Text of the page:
HERITAGE Restoring and rebuilding while preserving the heritage
Parents and passers-by may be wondering what is happening behind the barriers on the Rolleston Avenue side of College. All the stone has been removed and windows taken out and there is plenty of hammering and dust clouds flying.
The old Tower Building, which encompasses an area beside the Dining Hall running through to the side of Julius House, is being completely repaired and restored after earthquake damage. The kitchen which was fully functional after the earthquakes, has been removed and all food preparation is now being done in temporary buildings on a site on Gloucester Street. The Dining Hall has had sprinklers installed in the ceiling and the boarders continue to have their meals there, with the food being ferried in a van. Bursar Colin Sweetman says it was decided to totally redesign the kitchen area as it had had a “very functional’’ wooden addition put in during the 1990s which was totally out of keeping with the heritage nature of the street frontage which stretches from the Museum to the Administration Block. The original kitchen was a u-shape with big vents outletting through the glass roof. Additions in the 1990s put stainless steel vents up the side of the buildings and closed in the roof. “Heritage issues were not as much of a consideration at that time and there was more emphasis on utilitarianism,’’ says Mr Sweetman. ‘’This seemed to work well at the time but now we are committed to ensuring that we restore the heritage
nature of the whole area as we repair the earthquake damage to the residential flats and the former hospital.” The board decided to do more than just repair the kitchen and it was completely redesigned to suit the caterers. This will make better use of the space, improve flow and be a chance to update equipment and to provide a better dining experience for the boys. It also will provide ablution facilities for visitors and improved facilities for kitchen staff, including an office and a tearoom. “We are filling in gaps to gain a new top floor and give us a lot more space,’’ Mr Sweetman says. “Repairs to the Category 2 building will be around $8 million which includes earthquake strengthening and sprinklers throughout the whole area.’’ To ensure the heritage aspect is retained, stones have been removed and will be reused, the existing steel window frames have been removed and are being sandblasted and repaired. All doorknobs, interior doors and fittings have been retained and everything of heritage value has been photographed, recorded and will be put back. “This is the process we have used for restoration of our heritage buildings such as the Hare Memorial Library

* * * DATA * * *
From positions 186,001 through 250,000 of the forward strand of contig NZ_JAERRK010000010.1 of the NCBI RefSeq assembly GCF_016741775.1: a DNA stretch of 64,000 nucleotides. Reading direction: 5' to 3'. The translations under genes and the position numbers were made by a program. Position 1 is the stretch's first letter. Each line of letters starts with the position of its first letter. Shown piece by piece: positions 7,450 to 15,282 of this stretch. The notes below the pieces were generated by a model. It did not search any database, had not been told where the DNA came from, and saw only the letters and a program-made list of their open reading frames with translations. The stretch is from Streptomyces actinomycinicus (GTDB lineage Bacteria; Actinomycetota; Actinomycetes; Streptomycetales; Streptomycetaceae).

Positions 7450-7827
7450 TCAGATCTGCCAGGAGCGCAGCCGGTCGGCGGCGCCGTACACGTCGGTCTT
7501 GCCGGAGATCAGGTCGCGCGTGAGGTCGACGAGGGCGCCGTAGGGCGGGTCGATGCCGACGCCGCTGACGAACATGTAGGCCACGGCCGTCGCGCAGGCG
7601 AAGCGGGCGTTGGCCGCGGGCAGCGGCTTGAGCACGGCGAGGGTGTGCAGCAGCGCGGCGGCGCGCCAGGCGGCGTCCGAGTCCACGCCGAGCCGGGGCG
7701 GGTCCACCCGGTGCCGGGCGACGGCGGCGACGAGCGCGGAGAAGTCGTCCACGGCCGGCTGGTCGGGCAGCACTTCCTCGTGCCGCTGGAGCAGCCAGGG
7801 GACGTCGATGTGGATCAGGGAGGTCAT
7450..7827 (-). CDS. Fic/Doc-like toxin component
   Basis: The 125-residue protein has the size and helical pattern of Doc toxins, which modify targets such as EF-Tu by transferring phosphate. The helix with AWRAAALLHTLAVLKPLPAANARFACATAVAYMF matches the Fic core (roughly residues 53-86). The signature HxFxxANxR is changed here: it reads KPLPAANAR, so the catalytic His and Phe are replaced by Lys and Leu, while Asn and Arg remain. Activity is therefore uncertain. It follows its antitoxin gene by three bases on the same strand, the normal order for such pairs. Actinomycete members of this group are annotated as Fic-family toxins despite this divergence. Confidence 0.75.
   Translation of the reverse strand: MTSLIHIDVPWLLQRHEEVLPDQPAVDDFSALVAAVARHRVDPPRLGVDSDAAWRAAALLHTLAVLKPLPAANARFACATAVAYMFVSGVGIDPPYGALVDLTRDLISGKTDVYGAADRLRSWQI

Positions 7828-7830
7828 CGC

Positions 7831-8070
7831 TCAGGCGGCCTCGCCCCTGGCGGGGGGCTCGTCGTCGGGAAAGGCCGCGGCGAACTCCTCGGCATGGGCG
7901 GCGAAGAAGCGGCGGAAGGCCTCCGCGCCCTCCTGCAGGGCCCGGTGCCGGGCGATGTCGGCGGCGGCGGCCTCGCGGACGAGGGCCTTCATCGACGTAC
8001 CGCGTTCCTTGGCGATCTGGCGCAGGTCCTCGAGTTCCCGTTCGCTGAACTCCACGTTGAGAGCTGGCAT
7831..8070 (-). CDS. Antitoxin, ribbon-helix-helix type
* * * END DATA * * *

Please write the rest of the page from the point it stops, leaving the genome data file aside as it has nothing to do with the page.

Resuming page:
building for which we have won a number of awards,” he says.
John Thompson, Director of One Four Limited, says one of the important things that ensured so many of College’s heritage buildings havebeenable tobe savedwas previous earthquake strengthening undertaken on the advice of Sir Miles Warren. “College was really proactive in this,’’ he says. “It is amazing that the Dining Hall, which is three storeys high and 90 years old, was still standing after a
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